Using Sender Policy Framework (SPF) to Stop Email Spoofing
Email has become a key method of communication in the modern world, but the design hasn’t advanced much since the original specifications were formed in the 70’s and 80’s. While many people view postal mail as the real world analog of email, in reality email is closer to a post card. While mail tends to be tied to a particular location (return), postcards are generally meant to be sent from anywhere.
With this evolution of being able to send email from anywhere, it is relatively easy to send fake emails to people and make it look like they have come from somebody else (spoofed). One of the most common technologies available and in use to stop people from pretending to be someone else in email (also known as spoofing) is the Sender Policy Framework (SPF).
SPF is a simple email validation system that relies on your company’s Domain Name System (DNS). As the owner of your domain, say Fabrikam.com, you can create a DNS record that publishes which servers are allowed to send email coming from Fabrikam.com. It also specifies how Fabrikam would like you to react to any email coming from a server not listed. Below is a typical SPF entry
“v=spf1 ip4:22.214.171.124 ip4:126.96.36.199 ip4:188.8.131.52 a.mail.fabrikam.com -all”
The above record tells us:
This is a version 1 SPF
That the servers 184.108.40.206, 220.127.116.11, 18.104.22.168, and mail.fabrikam.com are allowed to send email for fabrikam.com.
The last entry is a qualifier that indicates a fail. Any server not listed is to be treated as fraudulent and discarded by the recipient.
There are three main qualifiers for what to do with an email coming from a non-listed server:
Neutral result (?): requests the recipient to make no judgement based on which server sent the email claiming to be from Fabrikam.
SOFTFAIL (~): requests that that the recipient tag any email not coming from a listed servers as potentially fraudulent. They do allow for other servers than those listed that send email on behalf of Fabrikam, and therefore the email shouldn’t be discarded outright.
FAIL (-): requests that the recipient discard any email coming from a server that is not listed as only listed servers are allowed to send on behalf of Fabrikam.
Why Use SPF?
There are a number of reasons for using SPF. The most obvious is that it gives a company the ability to confirm that email is legitimate. It also makes the domain less likely to be spoofed. Spammers, and phishers are less likely to pretend to be coming from a company that has published an SPF record, because they know there is a simple mechanism in place that will allow their emails to be caught and discarded. Similarly, spammers and phishers are less likely to target a company that has published SPF records because they are more likely to have mechanisms in place to catch the fake email. Both of these present a low return on investment for the spammers and phishers. Finally, because a domain is less likely to be spoofed, it is less likely to appear on blacklists, resulting in a higher chance of legitimate email getting through.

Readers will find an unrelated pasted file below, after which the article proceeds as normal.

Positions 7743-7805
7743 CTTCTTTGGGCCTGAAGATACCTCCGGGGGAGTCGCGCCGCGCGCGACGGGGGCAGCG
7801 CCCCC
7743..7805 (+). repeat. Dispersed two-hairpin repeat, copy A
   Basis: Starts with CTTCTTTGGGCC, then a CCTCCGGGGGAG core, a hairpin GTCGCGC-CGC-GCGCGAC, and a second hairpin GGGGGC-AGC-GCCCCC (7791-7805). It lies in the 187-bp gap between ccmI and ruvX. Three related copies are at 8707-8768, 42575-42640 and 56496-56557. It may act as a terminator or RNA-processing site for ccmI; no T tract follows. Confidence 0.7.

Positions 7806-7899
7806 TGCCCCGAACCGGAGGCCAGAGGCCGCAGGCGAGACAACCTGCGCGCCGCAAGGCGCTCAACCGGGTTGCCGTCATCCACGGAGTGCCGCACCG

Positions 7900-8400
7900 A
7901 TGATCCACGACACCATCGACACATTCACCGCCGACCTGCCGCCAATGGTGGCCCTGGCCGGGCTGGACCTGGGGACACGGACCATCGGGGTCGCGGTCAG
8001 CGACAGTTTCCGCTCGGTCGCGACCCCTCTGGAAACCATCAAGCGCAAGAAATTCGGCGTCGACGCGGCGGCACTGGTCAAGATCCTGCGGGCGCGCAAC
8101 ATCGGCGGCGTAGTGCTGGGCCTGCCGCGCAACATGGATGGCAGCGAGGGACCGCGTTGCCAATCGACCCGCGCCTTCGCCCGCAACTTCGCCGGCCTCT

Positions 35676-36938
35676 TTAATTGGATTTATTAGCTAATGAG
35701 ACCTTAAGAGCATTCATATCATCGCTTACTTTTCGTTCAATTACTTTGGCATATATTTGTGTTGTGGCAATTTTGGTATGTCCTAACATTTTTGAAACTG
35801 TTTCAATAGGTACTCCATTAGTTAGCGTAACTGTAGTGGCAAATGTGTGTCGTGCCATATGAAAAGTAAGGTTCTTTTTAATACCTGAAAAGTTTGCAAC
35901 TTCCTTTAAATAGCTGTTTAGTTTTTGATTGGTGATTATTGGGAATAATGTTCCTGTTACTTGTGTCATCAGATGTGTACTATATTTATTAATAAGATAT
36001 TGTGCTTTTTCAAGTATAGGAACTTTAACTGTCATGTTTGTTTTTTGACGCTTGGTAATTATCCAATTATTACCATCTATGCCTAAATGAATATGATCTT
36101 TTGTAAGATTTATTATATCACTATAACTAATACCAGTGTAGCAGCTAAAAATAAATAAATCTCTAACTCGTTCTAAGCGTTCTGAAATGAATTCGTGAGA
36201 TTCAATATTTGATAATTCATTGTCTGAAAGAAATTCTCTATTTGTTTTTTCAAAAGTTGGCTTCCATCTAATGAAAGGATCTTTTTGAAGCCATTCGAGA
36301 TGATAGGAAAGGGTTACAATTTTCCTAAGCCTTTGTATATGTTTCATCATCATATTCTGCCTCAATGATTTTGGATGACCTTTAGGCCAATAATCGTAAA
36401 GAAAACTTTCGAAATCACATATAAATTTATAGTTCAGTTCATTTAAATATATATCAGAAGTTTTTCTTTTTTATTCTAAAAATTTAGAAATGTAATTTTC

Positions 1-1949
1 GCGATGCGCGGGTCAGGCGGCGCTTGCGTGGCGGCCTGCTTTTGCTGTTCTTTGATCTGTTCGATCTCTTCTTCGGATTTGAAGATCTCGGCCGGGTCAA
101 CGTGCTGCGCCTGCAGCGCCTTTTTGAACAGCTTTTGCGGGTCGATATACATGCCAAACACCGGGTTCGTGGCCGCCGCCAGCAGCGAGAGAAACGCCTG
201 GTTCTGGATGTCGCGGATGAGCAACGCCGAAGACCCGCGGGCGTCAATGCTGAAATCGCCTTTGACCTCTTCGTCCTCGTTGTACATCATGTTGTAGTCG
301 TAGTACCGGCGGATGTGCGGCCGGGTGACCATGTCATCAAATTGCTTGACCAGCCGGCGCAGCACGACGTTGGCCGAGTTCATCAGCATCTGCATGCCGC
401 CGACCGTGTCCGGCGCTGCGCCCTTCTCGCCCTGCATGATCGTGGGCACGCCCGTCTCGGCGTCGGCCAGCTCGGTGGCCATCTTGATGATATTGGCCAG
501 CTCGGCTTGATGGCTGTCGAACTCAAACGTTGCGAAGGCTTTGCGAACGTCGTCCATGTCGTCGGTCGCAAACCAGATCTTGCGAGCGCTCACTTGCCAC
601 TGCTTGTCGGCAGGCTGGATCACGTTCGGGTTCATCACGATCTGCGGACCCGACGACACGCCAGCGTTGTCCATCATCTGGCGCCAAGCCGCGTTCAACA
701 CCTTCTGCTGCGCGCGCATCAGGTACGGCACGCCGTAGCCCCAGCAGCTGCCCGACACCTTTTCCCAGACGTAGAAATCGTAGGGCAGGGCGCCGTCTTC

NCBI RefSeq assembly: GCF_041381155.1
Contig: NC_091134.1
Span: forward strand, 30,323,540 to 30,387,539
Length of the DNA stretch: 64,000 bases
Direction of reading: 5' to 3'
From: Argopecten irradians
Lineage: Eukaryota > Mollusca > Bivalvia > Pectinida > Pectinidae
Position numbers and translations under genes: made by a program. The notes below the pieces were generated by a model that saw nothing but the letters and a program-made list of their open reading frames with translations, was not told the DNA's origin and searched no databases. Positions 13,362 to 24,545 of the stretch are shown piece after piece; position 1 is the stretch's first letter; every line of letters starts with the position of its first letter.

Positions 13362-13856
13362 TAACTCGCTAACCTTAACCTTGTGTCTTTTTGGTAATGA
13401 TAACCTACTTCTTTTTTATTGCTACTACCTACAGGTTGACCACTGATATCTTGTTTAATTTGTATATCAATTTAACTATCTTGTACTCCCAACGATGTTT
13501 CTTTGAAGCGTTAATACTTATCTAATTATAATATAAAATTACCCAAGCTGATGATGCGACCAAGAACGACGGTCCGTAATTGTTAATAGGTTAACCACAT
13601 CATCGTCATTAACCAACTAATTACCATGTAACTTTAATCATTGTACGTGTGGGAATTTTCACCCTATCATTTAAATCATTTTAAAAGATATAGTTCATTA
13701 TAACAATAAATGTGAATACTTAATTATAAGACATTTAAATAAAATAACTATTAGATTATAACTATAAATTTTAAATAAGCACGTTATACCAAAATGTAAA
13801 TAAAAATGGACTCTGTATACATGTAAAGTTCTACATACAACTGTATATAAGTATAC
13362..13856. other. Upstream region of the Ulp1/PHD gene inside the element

As you can see from this description, it matters that the people who control your DNS and the people who build systems that facilitate your email, talk to one another. In many companies, these are different teams, or potentially different vendors.
Let’s look at a real example that Mantralogix has been involved in. It involves a large fast food chain. The fast food chain has a vendor notification system in place that emails comments, questions, and notices about potential concerns with incoming food products. The IT team at this company is very serious about security so they contacted the email team and made sure they had every email server listed. They further went on to configure their SPF so that any server that wasn’t listed was treated as a FAIL (fraudulent email).
Unfortunately, the people who developed the vendor notification system didn’t engage the appropriate technology teams, and as a result their server wasn’t on the validated list. Any emails sent out by the notification system ended up being labeled as fraudulent at the request of the security team at the fast food chain, and any properly configured email servers promptly discarded the email. As you can imagine this was a particular headache for the fast food chain, and potentially increased their liability resulting from food spread illnesses as the system was actively preventing notices from reaching their vendors.
At Mantralogix we have a diverse team of people with different specialties. Our ability to easily get up and walk across the office to interact between the technical support (responsible for things like SPF) and ERP consultants (who might have a requirement of sending email directly from ERP systems) allows us to quickly mitigate potential risk and liability to our customers. Additionally, we are always delighted to engage with other vendors our clients use (such as marketers and security system installers) to properly discuss, plan out, and deploy projects in such a way that customer experience has the most positive impact! Contact us today!